Cortisol is our fight-or-flight chemical that is released by our brain’s amygdala the instant a perceived threat is identified. Even before the thinking part of our brain is aware of the threat, cortisol is busy signaling for the production of adrenaline and noradrenaline, which cause our heart to pump faster, our eyes to open wider, and our sweat glands to activate as our bodies prepare to fight or flee.

We are all familiar with the feeling of stress that cortisol creates. However, rather than burning off the stress by expending the energy required from an actual fight or flight, we bury it because today’s stressors are most often not an actual threat to survival. But because we still feel like we are threatened, those lingering chemicals create dangerous thought patterns that make us think something is terribly wrong.

When the Olympic athlete’s dopamine reward structure (which almost exclusively relies on the future potential of winning a gold medal) no longer exists, the absence of that intense amount of energy is filled with an overwhelming dump of cortisol, and all of a sudden the retired athlete’s thoughts are consumed by unfamiliar patterns of despair and destruction. All too often, those thoughts cannot be overcome.

Every time we check off an item on our To-Do list, a little dopamine is released to reward us for taking action.

The same thing happens to each of us on a daily basis, although it is much less extreme. Every time we check off an item on our To-Do list, a little dopamine is released to reward us for taking action. But in those small gaps between goal completions, we are also getting cortisol if we can’t string our tasks together into one solid dopamine reward structure.

The Ideal Solution

So what’s the fix?

If you are feeling very depressed or are having suicidal thoughts, the first thing you should do is seek the professional help right away. Don’t underestimate the power that your internal chemicals have on your behavior and actions – once they reach a tipping point, they can totally hijack your thoughts and decision-making processes.

But if you aren’t at that point, there might be a much simpler way to achieve the inner balance that you were designed to maintain. The way to do this is to identify a goal so far in the future, and so difficult to achieve, that you can not actually accomplish it in this lifetime. However, it is something that you can still use as a North Star to guide all of your other goals in life.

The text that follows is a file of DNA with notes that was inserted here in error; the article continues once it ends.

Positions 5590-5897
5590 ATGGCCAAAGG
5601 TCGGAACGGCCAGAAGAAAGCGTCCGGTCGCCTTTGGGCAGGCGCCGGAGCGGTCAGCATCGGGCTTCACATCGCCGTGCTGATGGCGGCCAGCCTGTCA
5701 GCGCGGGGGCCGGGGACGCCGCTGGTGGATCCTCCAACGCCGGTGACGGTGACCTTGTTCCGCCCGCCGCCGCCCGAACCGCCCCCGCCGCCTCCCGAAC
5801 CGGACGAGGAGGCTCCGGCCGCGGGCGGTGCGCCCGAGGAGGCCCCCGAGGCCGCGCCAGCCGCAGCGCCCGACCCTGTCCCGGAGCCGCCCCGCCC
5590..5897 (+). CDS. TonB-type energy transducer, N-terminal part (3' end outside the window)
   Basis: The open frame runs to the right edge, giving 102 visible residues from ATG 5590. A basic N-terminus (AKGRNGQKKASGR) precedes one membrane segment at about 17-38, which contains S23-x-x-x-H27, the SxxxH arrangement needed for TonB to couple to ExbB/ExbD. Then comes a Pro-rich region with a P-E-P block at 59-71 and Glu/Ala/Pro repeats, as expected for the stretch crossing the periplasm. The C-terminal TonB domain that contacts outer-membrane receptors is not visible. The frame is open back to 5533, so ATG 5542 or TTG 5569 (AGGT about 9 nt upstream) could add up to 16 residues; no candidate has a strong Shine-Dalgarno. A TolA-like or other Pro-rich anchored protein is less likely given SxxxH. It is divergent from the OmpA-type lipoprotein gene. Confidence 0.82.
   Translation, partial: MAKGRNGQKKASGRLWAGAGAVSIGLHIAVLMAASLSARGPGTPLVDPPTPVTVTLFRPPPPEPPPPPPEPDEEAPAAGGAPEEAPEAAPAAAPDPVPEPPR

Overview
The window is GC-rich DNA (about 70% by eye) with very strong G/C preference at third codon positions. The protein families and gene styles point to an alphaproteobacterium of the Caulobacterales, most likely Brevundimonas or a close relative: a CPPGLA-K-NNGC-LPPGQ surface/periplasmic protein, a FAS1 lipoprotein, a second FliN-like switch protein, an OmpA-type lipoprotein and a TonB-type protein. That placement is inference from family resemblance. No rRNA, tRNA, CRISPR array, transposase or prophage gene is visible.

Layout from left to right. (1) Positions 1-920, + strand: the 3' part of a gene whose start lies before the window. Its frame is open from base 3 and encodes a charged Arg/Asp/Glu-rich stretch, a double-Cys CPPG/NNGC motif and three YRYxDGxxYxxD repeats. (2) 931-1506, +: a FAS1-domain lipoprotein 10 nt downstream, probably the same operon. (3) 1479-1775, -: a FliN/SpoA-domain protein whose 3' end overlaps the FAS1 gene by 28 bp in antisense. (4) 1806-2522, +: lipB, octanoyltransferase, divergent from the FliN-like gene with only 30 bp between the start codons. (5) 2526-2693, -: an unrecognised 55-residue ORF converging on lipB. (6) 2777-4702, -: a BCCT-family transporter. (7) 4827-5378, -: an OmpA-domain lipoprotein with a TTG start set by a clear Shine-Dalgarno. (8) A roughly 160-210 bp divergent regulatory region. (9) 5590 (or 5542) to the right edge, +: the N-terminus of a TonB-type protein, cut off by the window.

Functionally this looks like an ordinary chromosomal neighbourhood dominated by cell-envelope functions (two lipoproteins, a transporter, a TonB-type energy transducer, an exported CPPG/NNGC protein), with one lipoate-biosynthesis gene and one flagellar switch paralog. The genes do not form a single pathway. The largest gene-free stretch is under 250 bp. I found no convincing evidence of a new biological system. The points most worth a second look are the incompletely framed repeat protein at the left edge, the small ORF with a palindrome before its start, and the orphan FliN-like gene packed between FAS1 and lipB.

When the dopamine reward structure is firmly anchored in an immovable ideal, each of those goals you accomplish becomes a mile marker on a much larger scale, which keeps the dopamine flow going.

The way to do this is to identify a goal so far in the future, and so difficult to achieve, that you can not actually accomplish it in this lifetime. However, it is something that you can still use as a North Star to guide all of your other goals in life.

At The Ideal Life, we call this ultimate goal the Ideal, which is the “I” of our proprietary “I GOT This Framework.” You might call it your purpose, or the vision of the type of person that you wish to become. Just like a gold medal, viewing all of your actions and goals through the lens of this Ideal can establish a powerful dopamine reward structure that motivates and moves you through the milestones of life. But unlike the gold medal, it will serve you indefinitely, and your reward system will never break down.

One of the big reasons people fluctuate in their joy or happiness levels is that they are tying their feelings to an accomplishment they are aiming for rather than an ideal they are following. When you identify and align your actions around that ideal, you biologically create a system that doesn’t break down but keeps you pursuing that purpose every day of your life.